Bila intervened to say: "I disagree with the argument that the ministers are unable to control and inspect their bureaucrats. This is impossible in our system. A minister can control his bureaucrats and obstruct corruption if he wants to do so. I have some experience on how the state-owned organizations work. So, I can easily say that a minister who carefully and fully uses the present inspection mechanisms can categorically obstruct corruption." He argued that Energy Minister Hilmi Guler could have taken the necessary measures to obstruct acts of irregularity in his Ministry.
In the second part of the program, Bila said that Prime Minister Erdogan recently began to attack the media organs and accused the Republican People's Party (RPP) of having a "stained history" with the aim of diverting attention from the claims of corruption in his Government. Meanwhile, Ergin noted that instead of accusing the media organs and the RPP, Erdogan should deal with the JDP deputies' alleged links with the businessmen who are said to have been involved in corrupt activities. He added: "Erdogan accuses the RPP of having a stained history, but actually the JDP itself is under the spotlight. He cannot obstruct accusations against some of his party members by criticizing another party." Recalling the lawsuit Erdogan filed against a cartoonist in daily CUMHURIYET for depicting him as a cat, Ergin criticized the Prime Minister for adopting an "intolerant approach" toward the media organs.
At his point, Ergin referred to Washington's reaction to the increasing anti-American sentiment in Turkey and asked whether the Turkish Government could take specific measures to change the negative atmosphere in the country. Bila said: "The Turkish people do not like those who occupy foreign countries because Turkey was established as a result of the war they waged for their independence against the forces that occupied their homeland. What I mean is that Turkey's opposition to expansionist and imperialist states and administrations should be seen as a natural reaction. The Turkish people, who attach great importance to the concept of independence, should not be expected to remain indifferent to the suffering of the Iraqi people".,
Ergin censures the United States for failing to keep the promise it made to remove the Workers Party of Kurdistan (PKK) militants from northern Iraq and said: "The US troops raided the Iraqi Turkoman Front's central bureau in Mosul last week. However, Osman Ocalan, who is still regarded as a terrorist by the United States, remained in that province for months. Even his home address was available, but the US troops took no action."
Ergin closed the program by noting that Washington's "double-standard policies" undermined the US credibility among the Turkish people.
 Anti-Americanism in Turkey is seen as obstacle to future use of Incirlik by USATurkish Daily News newspaper (22.02.05) reports the following: "The Developments in Iraq and anti-Americanism in Turkey are the main obstacle to resolving the Incirlik issue. The evolving state of the relationships between the Turks, the Americans and the Iraqi Kurds are the main determining factors impacting the future use of a critical Turkish air base by the U.S. forces.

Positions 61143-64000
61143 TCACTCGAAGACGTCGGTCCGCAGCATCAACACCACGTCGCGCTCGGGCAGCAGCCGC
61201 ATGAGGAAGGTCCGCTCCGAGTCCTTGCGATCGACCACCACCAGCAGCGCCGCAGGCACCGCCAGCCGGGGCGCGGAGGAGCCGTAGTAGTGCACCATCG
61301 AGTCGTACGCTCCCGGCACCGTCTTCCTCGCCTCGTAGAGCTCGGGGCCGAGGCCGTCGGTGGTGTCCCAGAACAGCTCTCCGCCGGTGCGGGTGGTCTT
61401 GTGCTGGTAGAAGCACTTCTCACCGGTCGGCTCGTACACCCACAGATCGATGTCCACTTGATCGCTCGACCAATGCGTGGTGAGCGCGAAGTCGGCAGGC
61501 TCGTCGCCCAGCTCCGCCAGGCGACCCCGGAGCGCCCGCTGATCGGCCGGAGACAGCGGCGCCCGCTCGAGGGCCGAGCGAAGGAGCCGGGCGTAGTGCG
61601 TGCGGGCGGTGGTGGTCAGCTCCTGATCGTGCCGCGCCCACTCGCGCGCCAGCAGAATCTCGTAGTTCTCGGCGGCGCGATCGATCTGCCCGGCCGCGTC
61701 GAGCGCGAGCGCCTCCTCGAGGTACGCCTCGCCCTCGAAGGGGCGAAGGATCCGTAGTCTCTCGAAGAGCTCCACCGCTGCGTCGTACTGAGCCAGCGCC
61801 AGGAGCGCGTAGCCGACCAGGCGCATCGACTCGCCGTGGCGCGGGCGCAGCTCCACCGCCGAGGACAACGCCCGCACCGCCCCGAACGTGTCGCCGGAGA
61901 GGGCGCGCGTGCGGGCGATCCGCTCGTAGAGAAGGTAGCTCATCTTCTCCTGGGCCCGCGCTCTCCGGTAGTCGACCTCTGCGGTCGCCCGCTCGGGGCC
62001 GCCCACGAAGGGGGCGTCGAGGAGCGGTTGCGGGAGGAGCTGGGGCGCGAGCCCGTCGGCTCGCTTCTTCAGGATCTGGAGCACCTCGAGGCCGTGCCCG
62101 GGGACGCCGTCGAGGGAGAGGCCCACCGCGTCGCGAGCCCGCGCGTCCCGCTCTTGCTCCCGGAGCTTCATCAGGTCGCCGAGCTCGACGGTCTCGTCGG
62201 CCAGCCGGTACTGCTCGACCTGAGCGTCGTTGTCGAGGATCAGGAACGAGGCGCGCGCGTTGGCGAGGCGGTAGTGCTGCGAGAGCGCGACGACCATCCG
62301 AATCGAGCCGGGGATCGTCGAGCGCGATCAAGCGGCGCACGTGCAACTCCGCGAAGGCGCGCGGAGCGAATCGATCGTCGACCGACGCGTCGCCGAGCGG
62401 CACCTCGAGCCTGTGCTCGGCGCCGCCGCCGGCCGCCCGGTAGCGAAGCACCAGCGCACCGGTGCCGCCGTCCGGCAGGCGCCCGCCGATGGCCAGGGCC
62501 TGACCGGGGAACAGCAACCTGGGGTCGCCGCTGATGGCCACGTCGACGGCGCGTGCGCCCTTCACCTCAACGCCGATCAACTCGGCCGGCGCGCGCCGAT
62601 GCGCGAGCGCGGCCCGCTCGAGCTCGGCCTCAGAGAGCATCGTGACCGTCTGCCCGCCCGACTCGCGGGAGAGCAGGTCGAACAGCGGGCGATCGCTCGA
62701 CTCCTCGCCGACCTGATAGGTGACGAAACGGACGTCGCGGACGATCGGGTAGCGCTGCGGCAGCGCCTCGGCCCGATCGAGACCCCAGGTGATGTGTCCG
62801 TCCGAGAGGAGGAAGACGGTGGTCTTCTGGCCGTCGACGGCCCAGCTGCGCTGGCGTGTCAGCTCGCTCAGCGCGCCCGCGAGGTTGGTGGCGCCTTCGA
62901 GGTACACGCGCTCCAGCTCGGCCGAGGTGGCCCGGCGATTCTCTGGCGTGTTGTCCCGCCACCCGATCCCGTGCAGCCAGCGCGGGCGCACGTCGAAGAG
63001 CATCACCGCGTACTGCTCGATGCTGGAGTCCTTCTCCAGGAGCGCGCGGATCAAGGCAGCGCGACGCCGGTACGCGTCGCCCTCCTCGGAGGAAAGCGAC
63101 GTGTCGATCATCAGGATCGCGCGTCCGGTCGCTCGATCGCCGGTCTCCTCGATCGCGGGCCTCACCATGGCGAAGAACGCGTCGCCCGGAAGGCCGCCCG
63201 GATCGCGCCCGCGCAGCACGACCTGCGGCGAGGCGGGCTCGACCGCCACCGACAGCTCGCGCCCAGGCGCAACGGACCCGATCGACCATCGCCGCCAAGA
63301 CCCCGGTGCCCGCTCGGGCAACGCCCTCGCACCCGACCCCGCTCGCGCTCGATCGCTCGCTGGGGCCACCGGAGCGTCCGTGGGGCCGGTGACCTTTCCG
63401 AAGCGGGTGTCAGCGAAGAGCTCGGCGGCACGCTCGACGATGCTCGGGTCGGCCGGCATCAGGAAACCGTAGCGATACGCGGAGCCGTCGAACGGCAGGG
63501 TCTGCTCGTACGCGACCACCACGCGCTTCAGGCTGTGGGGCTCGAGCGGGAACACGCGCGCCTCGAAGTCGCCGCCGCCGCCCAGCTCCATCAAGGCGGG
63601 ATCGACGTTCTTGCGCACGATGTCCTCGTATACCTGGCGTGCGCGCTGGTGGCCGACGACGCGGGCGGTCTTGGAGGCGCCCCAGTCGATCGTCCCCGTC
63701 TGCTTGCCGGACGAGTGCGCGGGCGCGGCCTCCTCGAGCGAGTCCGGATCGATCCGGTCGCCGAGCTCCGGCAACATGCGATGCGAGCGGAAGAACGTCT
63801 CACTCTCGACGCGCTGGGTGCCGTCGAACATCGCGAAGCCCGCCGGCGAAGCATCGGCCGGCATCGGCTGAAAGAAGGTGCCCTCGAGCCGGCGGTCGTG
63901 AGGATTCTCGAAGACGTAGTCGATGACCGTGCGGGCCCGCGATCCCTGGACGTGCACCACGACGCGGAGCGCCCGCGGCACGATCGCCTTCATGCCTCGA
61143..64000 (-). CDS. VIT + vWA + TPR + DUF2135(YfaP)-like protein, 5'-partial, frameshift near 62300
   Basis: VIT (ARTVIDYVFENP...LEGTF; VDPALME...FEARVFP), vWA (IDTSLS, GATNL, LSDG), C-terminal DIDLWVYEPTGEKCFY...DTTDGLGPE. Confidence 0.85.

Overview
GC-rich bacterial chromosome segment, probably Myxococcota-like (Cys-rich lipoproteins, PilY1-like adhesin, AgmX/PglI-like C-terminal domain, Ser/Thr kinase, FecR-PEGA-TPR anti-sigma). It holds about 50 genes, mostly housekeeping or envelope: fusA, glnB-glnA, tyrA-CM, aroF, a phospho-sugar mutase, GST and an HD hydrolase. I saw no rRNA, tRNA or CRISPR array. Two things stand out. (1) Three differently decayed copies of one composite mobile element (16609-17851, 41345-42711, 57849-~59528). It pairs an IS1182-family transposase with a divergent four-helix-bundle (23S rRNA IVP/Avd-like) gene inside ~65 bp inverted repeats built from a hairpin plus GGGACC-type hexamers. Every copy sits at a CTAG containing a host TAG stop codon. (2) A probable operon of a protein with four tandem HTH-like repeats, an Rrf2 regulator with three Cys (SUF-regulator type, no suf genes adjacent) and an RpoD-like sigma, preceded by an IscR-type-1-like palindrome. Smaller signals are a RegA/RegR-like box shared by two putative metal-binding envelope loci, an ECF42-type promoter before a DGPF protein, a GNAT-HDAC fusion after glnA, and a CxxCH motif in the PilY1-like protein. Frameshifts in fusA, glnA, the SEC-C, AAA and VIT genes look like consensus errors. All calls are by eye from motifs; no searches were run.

The Turks are wary of U.S. intentions regarding the future of northern Iraq, while the United States still holds the belief that Turkey's rulers maintain solidarity with the Sunni/Baathists of Iraq, not the Iraqi people. Turkey also has a deep suspicion about Washington's future plans for Iran and Syria. How, under such circumstances, can the old NATO allies find a common ground over Incirlik?
Turkey did not let the Unites States use Incirlik for military purposes during the 2003 Iraq invasion, prompting the U.S. Air Force to deploy fighters there from other bases.
Analysts suggest that the only remaining obstacles to a formal agreement over Incirlik are the Iraq dispute and a resulting wave of anti-Americanism in the Turkish public opinion".
 A family of settlers who was brought to the occupied part of Cyprus from Turkey three months ago lives under terrible conditionsUnder the title "The other Nicosia", Turkish Cypriot daily ORTAM newspaper (23.02.05) reports about a family of illegal settlers who live in the garden of a historical church in the occupied part of Nicosia.
As the paper writes, the family which is consisted of 15 members came to the occupied part of Cyprus from the Osmaniye province of Turkey three months ago and has been living in the garden of a historical church which is located opposite the Dervis Pasha mansion in occupied Nicosia. The paper writes that the settler's family lives under a nylon tend, without a house, under very bad conditions and notes that the children's education has been left half-finished and the parents are unemployed.
The paper writes that the family refused to talk to the ORTAM's correspondent or give its name. "If we talk we will be thrown out of the island and the family will fall in a worse situation", they said, adding that even if they talk, nobody will listen to their misery and save them from this situation.